When we get to the station, the man behind the bullet proof glass was, I must say, a tiny bit dismissive to start off with. Are we sure it was stolen? We should check if it's been towed. Hubby assertively asked for the number to call the impound, and I think the cop took pity on us. He took our details and started to make some phone calls.

As we waited, I learned that my hubby has never been in a police station or a jail, nor has he ever been in a police car. On the other hand, I have, but for very benevolent reasons.

Finally, he motioned us over. Our car had been "relocated."


What the $%^& does that mean?

Our car had been relocated to a street away, and we should check on the car for notification as to why this was done.

On the walk to the car, there was a lot of grumbling.

When we finally found the car, we found a ticket under the wiper. A ticket!?! A ticket that claimed we had parked in a restricted bay.

Now, my hubby is a very conscientious driver and parker. We're not the sort to try to get away with anything. It's all very above board. So, there was a lot more grumbling, and we decided to investigate. We won't let these parking attendants push us around! Power to the people!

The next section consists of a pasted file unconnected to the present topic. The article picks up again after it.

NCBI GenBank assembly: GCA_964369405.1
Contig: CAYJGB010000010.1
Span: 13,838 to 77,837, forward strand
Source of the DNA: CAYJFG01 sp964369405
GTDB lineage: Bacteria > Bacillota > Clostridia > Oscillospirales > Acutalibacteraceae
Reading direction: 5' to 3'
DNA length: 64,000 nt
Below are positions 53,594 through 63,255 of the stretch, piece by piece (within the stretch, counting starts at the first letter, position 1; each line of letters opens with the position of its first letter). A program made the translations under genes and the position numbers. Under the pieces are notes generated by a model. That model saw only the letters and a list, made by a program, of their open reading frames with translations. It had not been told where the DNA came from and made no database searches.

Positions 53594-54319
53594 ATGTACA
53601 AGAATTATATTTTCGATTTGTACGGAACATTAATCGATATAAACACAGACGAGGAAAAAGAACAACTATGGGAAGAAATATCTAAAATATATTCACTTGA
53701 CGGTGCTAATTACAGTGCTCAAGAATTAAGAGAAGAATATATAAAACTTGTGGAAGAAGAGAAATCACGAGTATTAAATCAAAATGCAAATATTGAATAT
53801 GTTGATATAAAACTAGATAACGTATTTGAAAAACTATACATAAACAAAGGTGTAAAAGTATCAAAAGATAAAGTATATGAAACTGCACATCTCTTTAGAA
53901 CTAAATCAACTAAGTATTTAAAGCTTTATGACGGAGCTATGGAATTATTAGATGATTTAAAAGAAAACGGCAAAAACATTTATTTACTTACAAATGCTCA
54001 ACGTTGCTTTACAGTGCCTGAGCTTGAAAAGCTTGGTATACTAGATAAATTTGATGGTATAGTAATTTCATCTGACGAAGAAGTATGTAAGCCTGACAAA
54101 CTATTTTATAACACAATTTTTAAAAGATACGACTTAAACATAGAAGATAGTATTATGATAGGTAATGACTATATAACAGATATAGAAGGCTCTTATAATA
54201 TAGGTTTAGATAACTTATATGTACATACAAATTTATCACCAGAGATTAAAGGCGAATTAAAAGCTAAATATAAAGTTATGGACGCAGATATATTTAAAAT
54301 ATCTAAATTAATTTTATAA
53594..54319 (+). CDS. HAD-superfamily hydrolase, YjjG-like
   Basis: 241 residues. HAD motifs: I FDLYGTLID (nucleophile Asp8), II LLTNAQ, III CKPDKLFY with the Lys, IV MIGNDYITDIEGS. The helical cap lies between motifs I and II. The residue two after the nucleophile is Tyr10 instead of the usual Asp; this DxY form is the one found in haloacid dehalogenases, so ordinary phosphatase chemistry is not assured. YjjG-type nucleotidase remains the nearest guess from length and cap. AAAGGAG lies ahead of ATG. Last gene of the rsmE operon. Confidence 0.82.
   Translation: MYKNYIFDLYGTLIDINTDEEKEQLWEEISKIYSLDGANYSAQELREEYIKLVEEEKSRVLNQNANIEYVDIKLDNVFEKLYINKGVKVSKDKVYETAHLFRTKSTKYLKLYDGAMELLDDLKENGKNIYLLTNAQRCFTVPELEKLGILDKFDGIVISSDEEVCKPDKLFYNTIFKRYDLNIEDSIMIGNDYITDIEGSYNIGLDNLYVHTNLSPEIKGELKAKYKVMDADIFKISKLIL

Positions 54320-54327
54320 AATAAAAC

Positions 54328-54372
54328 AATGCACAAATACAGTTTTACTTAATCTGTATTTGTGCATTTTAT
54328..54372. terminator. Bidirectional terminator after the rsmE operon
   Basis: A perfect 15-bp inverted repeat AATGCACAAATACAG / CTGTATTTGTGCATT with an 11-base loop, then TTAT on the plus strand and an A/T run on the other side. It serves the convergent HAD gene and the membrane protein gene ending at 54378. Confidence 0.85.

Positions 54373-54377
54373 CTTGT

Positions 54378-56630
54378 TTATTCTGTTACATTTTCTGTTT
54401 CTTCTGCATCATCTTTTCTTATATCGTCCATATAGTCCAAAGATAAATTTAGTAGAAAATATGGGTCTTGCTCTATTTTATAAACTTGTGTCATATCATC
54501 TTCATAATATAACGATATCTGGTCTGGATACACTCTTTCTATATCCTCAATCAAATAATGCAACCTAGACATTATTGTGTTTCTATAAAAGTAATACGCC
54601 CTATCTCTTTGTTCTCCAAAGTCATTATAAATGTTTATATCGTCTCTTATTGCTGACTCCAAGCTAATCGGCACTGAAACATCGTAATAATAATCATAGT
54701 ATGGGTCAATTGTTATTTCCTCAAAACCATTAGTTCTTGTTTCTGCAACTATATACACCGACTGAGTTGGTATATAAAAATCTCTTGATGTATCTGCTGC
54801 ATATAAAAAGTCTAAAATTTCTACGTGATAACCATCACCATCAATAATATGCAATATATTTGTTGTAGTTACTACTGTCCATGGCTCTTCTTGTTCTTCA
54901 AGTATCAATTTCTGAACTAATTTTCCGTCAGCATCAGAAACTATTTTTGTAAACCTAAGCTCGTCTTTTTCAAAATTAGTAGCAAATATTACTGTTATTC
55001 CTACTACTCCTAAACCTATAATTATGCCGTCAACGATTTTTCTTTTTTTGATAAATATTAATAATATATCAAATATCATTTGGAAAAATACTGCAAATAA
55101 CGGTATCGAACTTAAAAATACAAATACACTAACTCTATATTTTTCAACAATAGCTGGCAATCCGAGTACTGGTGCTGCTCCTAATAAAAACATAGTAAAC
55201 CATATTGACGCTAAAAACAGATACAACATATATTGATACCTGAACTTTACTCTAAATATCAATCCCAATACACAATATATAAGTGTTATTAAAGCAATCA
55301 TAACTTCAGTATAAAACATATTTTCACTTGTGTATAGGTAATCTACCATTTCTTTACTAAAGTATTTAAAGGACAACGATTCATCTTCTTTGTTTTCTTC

We stomped down our road to the parking spot, and found that there was a no parking sign on a pole one parking spot away from our spot, saying in tiny font that the parking spot in front of the house we parked in front of was restricted for a week's time for skip loading. Please note… there was no skip there. Otherwise, we wouldn't have parked there.


Just right now, I went to go and take a picture of the sign and the non-existent skip, but the sign has been removed already. Which is very annoying. However, it will be more annoying for this poor guy with the black car:

He's parked in the same place we were removed from, has a ticket on his windshield for £50, and won't even have the sign (one parking spot away) to refer to when he gets back.

Please note the pole where the sign once was is clearly in front of another parking spot, not the restricted one where the black car is.

Curses on parking attendant quotas.